Green Squadron

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It was a dark summers night, in 1944 (of the date I am not sure as I am writing from memory). My squadron was flying deep into the heart of Germany to bomb away the industrial core of our adversary. We were eleven strong having lost two Lancasters the previous week and only finding a suitable replacement for one. We felt adequately prepared for anything we might encounter considering we were only moving towards a small village with two large factories.

However no matter how confident we, The green squadron were it was no match for what we encountered that fateful night. As the order was given to plot bomb course and release my pilot noticed something. It was what turned out to be four dozen night fighters! Knowing we could not survive we radioed and asked if we were to disengage. The intercom remained silent for a few moments until a sombre voice replied, no. The order given we tried our hardest to deliver our load to escape the deadly wrath of these killers of the night, but it was not enough. Having released nearly half our bombload our plan started to jig to avoid the nightfighters machine guns. Our pilot attempted in vain to keep us in line, the second half of our load landed uselessly in an adjacent field. Directly afterwards two Lancasters went down, one in flame the other in tiny pieces having been obliterated by a direct hit to it’s load before it was released. The squadron leader quickly called an evasive maneuver that would carry us safely away. Halfway through his plan, the intercom when hush. We all knew what happened of course but we waited for confirmation.

When we received none we looked down and sure enough, he was gone. Now leaderless and short a total of 3 aircraft with all forty-eight nightfighters buzzing around us we had no choice left but to fight as we ran. Having come to a consensus all eight remaining bombers headed away on their own, The last we saw five more were sent down and at least one other crippled. For all this we saw only 2 nightfighters go down for sure. We were so far majorly unscathed, but we assumed that would soon change when we saw at least ten night fighters coming out on top of us. The odds against us we mounted our guns and started firing, at what didn’t seem to matter much to us as long as it moved. The first kill our tail gunner scored was a brilliant ball of burning fuel, this spectacular show of lights led the way for an unprecedented slaughter. The top guns, the tail guns, the side guns and even the belly guns had clearly lit up targets now, a shame and awful fright for the night-fighter pilots. We downed five in rapid succession, the rest seemed hesitant to come within range until after the initial fire and brightness had passed. This gave us renewed courage, but also the enemy pilots assumed they were safe as long as we could not see them.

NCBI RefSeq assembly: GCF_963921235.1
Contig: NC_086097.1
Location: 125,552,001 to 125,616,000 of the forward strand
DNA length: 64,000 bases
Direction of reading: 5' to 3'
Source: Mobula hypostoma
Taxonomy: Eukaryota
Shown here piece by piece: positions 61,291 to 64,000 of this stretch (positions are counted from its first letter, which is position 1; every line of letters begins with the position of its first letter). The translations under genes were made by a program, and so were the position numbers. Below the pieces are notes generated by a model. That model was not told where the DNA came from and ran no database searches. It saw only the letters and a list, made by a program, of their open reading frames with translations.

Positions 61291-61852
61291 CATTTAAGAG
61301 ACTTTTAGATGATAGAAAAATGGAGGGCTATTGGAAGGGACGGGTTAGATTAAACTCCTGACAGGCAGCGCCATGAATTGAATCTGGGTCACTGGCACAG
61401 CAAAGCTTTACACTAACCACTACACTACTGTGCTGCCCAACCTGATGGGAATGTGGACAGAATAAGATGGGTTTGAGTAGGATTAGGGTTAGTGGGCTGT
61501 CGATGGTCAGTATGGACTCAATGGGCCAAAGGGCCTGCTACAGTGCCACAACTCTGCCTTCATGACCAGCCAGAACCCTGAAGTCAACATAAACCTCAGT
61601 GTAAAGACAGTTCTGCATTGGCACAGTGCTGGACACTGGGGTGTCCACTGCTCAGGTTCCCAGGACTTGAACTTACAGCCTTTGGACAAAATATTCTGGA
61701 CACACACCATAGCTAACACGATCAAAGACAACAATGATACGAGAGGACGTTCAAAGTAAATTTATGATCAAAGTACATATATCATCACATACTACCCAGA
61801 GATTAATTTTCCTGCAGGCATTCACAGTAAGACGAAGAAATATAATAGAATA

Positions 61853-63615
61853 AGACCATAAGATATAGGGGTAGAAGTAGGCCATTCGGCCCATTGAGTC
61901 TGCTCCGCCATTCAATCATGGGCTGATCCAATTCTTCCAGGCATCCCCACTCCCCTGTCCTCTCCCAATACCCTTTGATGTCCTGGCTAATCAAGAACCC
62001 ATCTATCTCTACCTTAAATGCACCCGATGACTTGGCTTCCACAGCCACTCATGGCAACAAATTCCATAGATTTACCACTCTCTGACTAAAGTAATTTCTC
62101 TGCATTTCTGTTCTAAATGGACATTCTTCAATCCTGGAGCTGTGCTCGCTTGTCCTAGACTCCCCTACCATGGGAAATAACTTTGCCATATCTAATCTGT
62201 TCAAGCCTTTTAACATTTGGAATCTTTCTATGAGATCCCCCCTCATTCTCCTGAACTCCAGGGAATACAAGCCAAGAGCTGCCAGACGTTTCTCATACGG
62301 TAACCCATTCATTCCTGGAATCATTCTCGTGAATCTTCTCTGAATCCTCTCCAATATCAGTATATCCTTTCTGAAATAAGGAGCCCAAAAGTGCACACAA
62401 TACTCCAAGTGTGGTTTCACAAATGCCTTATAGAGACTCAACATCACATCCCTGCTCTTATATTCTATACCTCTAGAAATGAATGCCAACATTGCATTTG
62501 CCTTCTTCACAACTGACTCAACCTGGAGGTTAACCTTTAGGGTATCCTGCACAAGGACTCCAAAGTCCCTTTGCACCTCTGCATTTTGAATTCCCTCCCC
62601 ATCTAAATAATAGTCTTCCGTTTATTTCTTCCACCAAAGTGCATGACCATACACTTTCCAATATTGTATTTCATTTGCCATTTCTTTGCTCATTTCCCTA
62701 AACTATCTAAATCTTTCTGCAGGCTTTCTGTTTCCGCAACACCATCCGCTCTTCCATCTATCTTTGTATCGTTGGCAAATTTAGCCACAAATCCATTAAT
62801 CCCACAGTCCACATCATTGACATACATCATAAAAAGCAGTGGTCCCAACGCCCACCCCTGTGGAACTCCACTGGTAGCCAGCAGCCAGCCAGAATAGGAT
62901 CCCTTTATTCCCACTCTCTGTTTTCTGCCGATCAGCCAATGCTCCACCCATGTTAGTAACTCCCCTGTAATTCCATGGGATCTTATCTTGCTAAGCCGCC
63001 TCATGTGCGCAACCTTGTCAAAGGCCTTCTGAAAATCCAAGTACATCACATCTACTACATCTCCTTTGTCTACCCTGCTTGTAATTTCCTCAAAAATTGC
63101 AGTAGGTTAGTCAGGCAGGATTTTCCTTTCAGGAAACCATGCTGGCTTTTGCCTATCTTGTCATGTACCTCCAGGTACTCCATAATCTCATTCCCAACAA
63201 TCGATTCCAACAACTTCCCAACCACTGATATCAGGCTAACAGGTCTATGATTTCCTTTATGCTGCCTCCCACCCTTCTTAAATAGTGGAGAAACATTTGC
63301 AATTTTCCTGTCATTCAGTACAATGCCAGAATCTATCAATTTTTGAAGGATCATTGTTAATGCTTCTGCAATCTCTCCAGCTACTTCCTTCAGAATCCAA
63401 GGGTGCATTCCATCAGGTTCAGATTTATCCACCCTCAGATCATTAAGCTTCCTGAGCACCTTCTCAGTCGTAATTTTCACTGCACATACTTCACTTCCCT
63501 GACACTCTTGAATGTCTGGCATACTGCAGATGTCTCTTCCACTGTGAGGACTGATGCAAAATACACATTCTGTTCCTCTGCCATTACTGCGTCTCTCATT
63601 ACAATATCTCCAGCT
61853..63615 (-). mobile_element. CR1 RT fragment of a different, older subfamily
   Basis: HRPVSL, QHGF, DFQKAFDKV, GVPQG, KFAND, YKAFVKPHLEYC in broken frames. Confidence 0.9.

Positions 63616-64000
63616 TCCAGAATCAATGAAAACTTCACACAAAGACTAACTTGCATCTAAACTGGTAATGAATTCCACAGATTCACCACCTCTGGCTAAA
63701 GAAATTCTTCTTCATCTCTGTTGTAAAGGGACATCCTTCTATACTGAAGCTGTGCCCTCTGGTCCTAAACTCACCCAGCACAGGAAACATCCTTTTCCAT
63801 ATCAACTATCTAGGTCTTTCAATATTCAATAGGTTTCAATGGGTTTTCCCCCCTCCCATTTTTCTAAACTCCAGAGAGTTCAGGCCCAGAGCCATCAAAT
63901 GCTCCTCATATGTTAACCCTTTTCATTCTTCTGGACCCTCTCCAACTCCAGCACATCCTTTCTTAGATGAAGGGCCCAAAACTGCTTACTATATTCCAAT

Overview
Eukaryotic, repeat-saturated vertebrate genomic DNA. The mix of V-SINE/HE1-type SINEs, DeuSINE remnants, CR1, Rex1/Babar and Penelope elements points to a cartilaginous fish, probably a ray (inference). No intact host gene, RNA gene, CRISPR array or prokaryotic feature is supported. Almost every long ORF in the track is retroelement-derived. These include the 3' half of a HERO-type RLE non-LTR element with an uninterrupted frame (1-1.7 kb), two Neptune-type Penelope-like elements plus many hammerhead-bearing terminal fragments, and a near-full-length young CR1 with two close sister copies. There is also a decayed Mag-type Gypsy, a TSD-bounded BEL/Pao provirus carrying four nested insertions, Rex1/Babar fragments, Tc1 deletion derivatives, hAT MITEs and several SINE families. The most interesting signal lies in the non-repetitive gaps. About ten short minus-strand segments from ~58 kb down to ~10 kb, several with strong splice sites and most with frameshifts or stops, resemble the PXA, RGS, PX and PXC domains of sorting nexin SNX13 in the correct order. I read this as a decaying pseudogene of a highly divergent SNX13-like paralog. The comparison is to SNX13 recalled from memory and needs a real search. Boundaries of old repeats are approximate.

They were right. We could not see them until they fired, which was usually too late. The tail gun was the first to go when its magazine took a direct hit annihilating itself and the gunner. Unfortunately it also annihilated our ability to control our course, we were starting to lose altitude. Moments later the right gunner was hit, in the least of pleasant places to say the least! We started dropping more rapidly when our right wing was hit and the last two feet blown clear off. We could not hear or see the night-fighters anymore. A sense of foreboding came over us as we cruised towards the ground in a somewhat controlled way. We once again heard the light drone of a far off aircraft …nimbler then ours. We could hear it for some twenty minutes, when finally we saw it, approaching rapidly from our north-east. A spitfire! We had a friendly plane with us at last!

After our exhaustive battle and semi-failed bomb raid we could not have felt more relieved then to see those colors. He led us down to a friendly airfield on the very tip of Great-Britain, we never would have guessed we’d made it so far. We came in for a landing and as we made our approach, the air raid sirens began to sound. We were hurriedly rushed out of our battered plane as we saw the spitfire that had escorted us fly by it was in fact a her not a he much to our surprise …

To be continued …


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